The Artist’s life do bring me projects by serendipity. A good example was a Jam Label project when a customer from Ireland was contacting me offering a long-term illustration assignment, which reminded me how much I love realistic paintings and botanical art:

I am so grateful to ALL my art collectors and customers! They make me tick. 

5. What artists, of any medium, do you admire? (Famous or not!)

I admire artists that can see the beauty of the world and have the courage to share this beauty with us. 

I kneel before the artists that polish their skill and make their craft better and better year after the year. And if the hand starts shaking and brush might not “listen to” the mind, these artists find the way to continue their shine and pass the knowledge. 

I respect the artists that sell their art without selling their soul. 

I appreciate when the artists help their clients to feel that they are the part of the creative process (in case of commission paintings). And if the customer is purchasing already made artwork or print, I admire the ability of the artist to invite the viewer to “live” the artwork, to be a part of the story, to feel united with the beauty of the art-piece.

If I name a few artists here, the post will not be enough. 
Ok, I’ll try:
Fiodor Tolstoy, Ivan Aivazovsky, Ilia Repin, Karl Briulov, Pieter Claesz, Rafael, Michelangelo, Nikolai Dudorov, Maria Batkova, Steve Hanks, Artemisia Gentilleschi, Henry Matisse, James Tissot, Patience Brewster, Jacqueline Gnott, Judith Leyster, John Singer Sargent, Winslow Homer, Beatrix Potter, Vera Lysenko, August Renoir. Berthe Morisot, John Stuart Ingle, Elena Bazanova, Jan Kunz, Birgit O’Connor, William Turner, Alfredina Nocera, Claude Monet, Tan Chun Chiu, Henrietta Johnston, and many many many more!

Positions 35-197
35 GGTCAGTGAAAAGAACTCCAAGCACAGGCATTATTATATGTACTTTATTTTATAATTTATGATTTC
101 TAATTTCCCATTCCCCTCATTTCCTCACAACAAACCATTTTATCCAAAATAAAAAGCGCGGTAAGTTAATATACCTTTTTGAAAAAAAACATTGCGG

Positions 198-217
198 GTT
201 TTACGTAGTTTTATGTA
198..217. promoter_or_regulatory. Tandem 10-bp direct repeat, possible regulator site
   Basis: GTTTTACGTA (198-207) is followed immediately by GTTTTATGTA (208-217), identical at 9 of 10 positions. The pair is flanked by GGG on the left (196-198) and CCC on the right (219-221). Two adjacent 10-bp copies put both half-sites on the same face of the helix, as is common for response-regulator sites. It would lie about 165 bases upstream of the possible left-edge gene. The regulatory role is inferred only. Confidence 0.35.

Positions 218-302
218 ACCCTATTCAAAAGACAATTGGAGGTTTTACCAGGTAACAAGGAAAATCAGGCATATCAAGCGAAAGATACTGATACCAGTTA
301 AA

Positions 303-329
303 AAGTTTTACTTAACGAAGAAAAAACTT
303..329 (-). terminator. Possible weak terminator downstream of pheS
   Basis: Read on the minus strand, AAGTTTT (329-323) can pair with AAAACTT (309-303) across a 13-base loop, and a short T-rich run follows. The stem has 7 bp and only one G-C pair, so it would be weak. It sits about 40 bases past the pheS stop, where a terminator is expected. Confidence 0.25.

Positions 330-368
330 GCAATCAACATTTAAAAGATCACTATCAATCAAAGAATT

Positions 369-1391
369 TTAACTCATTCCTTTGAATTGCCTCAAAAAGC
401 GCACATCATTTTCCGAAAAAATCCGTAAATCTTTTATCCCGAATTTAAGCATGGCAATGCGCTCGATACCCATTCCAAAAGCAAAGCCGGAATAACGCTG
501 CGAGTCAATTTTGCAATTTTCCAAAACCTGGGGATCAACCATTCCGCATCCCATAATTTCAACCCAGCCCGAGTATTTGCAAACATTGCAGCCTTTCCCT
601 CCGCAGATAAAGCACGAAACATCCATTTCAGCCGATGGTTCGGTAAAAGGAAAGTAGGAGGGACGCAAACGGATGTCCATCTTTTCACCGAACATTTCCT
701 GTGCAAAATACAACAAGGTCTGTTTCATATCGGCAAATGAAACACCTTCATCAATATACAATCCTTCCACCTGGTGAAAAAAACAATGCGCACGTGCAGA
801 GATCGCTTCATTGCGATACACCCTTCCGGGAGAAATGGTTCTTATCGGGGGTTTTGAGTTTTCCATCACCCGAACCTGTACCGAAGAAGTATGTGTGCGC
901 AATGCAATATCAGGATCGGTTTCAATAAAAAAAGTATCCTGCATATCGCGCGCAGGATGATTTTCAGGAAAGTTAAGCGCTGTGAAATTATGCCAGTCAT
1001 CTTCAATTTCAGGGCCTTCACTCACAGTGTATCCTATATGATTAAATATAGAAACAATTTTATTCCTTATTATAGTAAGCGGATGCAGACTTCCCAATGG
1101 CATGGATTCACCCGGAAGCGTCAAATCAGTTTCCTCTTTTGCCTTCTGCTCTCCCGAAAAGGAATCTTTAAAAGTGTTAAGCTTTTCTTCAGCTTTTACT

Stormy Seascape Vintage Style

British School, De Young Museum, impressionism, landscape, mountains, ocean, old masters, realism, rocky, sailboat, San Francisco, sea, seascape, shore, style, Watercolor, William Turner
Ocean watercolor painting Old Masters style
In eager anticipation of a future trip to see William Turner‘s exhibition, that is taking place this Summer at the De Yong Museum in San Francisco; I’ve decided to create my own vintage style seascape painting:

In this artwork I followed not only good traditions of Old Masters of the British School; but also allowed myself to apply some fast brushstrokes in Impressionistic style.

Pretty much whole painting was completed in a dry brush technique when I used a very hard bristles (two size brushes), creating layer after layer to achieve the deep sea rough waters, the rocky mountains, and dramatic skies.

A lonely sailboat heading back to the harbor to escape the upcoming storm, The shore mountains are still lit by the sun in some places, but very soon, all will turn dark from the shadows of the clouds and those powerful ocean waves.

An interesting mysterious story:
When I finished the painting, I noticed a smiley face in the clouds. I left it there, thinking, “it is probably William Turner, looking at my art and saying: Good Job Irina!! Well Done!!”